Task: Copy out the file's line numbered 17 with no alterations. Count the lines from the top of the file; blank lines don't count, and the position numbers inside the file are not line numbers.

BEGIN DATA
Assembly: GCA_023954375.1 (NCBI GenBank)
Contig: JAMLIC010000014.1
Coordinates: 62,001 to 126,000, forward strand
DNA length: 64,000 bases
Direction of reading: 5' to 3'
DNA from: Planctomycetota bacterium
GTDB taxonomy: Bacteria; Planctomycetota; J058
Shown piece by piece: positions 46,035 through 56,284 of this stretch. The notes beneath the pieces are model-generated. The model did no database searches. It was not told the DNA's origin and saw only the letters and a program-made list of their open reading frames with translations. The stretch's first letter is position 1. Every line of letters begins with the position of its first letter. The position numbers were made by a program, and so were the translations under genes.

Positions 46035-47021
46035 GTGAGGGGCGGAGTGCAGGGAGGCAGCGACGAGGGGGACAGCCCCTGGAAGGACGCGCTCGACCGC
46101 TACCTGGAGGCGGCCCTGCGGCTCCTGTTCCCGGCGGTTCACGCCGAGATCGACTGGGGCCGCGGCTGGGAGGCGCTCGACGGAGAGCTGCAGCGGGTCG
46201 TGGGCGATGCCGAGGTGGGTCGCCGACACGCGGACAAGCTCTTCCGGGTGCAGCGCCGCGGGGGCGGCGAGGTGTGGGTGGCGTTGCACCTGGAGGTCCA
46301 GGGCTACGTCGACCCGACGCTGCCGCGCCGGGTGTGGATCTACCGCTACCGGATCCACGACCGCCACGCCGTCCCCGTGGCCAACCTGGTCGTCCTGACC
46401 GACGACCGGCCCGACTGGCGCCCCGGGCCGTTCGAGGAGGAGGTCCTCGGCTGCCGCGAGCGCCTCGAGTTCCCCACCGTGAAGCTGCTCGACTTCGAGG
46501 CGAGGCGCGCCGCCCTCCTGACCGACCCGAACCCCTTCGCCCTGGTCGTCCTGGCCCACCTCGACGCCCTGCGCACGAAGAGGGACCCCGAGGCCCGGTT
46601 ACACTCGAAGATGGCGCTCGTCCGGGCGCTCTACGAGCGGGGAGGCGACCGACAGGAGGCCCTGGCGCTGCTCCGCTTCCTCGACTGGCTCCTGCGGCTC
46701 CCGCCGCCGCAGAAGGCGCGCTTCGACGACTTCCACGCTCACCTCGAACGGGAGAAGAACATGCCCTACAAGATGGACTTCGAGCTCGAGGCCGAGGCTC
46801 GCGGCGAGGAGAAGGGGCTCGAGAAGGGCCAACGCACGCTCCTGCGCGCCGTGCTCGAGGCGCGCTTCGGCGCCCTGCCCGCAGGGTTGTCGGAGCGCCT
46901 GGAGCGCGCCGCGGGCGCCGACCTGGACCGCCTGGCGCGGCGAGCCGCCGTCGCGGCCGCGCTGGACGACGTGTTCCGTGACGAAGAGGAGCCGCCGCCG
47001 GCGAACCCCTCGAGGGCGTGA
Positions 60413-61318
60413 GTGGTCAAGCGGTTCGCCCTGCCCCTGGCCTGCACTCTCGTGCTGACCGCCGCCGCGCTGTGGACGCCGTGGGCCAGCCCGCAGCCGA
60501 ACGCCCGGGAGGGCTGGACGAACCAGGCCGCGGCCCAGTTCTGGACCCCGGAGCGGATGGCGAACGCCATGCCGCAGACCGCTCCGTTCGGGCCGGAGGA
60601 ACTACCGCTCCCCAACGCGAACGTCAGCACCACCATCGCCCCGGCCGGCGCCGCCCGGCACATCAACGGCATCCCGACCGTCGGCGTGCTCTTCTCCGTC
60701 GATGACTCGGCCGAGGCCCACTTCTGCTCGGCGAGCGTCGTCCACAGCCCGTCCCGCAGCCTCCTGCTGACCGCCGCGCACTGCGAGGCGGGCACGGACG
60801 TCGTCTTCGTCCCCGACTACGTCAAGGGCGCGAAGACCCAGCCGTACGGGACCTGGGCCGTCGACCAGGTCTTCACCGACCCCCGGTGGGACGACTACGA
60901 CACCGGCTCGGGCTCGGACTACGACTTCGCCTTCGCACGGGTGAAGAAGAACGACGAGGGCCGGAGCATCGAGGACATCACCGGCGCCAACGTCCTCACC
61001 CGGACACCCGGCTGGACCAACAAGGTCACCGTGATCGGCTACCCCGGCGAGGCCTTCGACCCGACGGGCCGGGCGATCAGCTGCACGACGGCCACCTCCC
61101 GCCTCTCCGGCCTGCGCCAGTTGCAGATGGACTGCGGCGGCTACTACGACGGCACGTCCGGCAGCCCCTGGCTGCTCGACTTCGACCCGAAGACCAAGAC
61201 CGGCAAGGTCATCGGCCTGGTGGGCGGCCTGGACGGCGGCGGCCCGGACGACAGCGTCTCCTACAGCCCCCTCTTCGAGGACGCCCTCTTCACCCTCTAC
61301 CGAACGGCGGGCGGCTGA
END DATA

46701 CCGCCGCCGCAGAAGGCGCGCTTCGACGACTTCCACGCTCACCTCGAACGGGAGAAGAACATGCCCTACAAGATGGACTTCGAGCTCGAGGCCGAGGCTC